While Fisher-Price has not reported on what caused the infants' deaths, it is clear that the infants died while rolling around unrestrained in the inclined baby seats. All of the victims were 3 months or older, the age at which babies start to roll around.

Physicians urge company to recall infant sleeper after deaths

In April, the American Academy of Pediatrics (AAP) issued a sternly worded statement calling for Fisher-Price to "immediately" recall its "Rock 'n Play Sleeper." The device is marketed to help fussy infants fall asleep, but as many as 32 babies' deaths have been linked to the portable bassinets.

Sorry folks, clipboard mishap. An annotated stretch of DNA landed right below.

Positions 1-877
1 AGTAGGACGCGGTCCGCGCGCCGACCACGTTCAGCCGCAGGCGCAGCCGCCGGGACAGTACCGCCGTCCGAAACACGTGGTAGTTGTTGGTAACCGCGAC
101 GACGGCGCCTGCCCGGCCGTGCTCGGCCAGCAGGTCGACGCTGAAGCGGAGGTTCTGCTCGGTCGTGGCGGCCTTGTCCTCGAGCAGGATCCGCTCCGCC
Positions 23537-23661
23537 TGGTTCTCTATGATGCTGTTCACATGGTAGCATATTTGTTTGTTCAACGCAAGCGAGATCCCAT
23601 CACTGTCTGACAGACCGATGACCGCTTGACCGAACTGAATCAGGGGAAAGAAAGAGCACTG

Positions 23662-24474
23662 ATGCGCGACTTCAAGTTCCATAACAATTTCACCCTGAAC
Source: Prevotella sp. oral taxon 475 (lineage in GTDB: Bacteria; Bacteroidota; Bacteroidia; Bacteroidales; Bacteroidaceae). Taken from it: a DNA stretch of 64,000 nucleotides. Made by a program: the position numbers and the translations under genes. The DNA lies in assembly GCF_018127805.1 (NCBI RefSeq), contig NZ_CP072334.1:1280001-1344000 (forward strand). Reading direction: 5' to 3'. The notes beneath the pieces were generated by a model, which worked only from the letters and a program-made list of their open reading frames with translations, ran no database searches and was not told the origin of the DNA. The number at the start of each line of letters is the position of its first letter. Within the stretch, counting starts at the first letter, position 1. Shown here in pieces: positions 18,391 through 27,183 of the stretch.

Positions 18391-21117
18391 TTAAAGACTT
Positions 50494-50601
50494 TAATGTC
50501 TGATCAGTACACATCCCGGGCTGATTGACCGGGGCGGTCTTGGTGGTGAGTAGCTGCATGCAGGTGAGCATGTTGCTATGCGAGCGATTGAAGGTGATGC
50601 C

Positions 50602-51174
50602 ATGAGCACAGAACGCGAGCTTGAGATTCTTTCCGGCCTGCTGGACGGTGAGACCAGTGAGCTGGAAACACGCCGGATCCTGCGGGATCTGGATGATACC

The Academy's call to action came after Consumer Reports attributed the 32 infant deaths to use of the product. A week prior, Fisher-Price and the U.S. Consumer Product Safety Commission (CPSC) addressed the claims. Fisher-Price then admitted that 10 infants who were more than 3 months old had died during use of their device.

Mesothelioma victim in talcum powder case awarded $29.5 million

Pharmaceutical giant Johnson & Johnson faced a flood of product liability lawsuits from consumers in Georgia and around the country after researchers linked asbestos in its popular baby powder with deadly cancers like mesothelioma. Johnson & Johnson has been found to be at fault in some of these lawsuits but not others. In July 2018, a Missouri jury awarded 22 women who claimed that they developed ovarian cancer after using the company's talcum-based powder $4.69 billion in damages. However, juries in New Jersey and California rejected similar claims made by women diagnosed with mesothelioma.